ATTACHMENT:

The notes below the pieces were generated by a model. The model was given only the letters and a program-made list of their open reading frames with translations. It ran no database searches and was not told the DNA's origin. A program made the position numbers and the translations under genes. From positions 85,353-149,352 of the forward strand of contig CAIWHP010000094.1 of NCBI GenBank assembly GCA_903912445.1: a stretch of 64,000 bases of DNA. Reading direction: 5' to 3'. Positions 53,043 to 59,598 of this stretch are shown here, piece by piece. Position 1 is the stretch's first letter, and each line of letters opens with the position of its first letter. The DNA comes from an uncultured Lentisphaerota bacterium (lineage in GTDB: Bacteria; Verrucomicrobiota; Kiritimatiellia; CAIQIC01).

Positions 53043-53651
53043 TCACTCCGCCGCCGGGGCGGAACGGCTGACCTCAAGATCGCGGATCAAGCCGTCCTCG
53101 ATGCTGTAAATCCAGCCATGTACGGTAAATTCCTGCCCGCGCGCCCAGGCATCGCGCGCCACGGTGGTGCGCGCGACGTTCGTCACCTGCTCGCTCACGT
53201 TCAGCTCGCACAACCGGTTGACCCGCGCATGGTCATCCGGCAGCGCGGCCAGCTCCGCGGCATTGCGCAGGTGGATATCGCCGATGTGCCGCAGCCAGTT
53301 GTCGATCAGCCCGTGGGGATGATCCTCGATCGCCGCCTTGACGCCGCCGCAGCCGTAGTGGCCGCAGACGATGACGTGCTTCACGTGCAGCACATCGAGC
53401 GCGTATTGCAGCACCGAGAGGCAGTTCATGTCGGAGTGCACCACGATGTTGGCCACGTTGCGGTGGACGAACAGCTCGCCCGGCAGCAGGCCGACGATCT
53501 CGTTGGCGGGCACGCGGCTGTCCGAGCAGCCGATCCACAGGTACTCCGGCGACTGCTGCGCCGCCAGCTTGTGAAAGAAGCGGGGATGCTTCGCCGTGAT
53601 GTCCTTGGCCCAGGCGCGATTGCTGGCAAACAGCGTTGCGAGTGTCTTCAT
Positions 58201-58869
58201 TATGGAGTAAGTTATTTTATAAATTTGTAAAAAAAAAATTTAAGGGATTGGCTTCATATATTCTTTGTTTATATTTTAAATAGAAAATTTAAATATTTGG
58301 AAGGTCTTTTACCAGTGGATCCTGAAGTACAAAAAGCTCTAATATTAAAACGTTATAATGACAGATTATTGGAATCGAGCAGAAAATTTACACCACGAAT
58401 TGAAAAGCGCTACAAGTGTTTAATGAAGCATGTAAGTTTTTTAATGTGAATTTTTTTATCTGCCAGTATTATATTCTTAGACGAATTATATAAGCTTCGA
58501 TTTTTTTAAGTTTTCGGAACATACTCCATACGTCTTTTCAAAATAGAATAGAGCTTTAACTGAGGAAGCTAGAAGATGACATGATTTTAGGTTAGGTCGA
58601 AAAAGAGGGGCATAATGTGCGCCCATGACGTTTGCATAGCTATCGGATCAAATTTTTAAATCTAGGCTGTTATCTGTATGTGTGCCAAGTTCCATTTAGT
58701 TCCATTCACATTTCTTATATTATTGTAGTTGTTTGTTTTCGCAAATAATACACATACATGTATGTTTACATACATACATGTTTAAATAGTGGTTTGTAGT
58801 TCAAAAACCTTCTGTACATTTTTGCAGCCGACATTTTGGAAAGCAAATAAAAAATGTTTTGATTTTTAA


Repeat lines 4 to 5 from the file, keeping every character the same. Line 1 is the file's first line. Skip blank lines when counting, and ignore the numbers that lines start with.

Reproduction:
53101 ATGCTGTAAATCCAGCCATGTACGGTAAATTCCTGCCCGCGCGCCCAGGCATCGCGCGCCACGGTGGTGCGCGCGACGTTCGTCACCTGCTCGCTCACGT
53201 TCAGCTCGCACAACCGGTTGACCCGCGCATGGTCATCCGGCAGCGCGGCCAGCTCCGCGGCATTGCGCAGGTGGATATCGCCGATGTGCCGCAGCCAGTT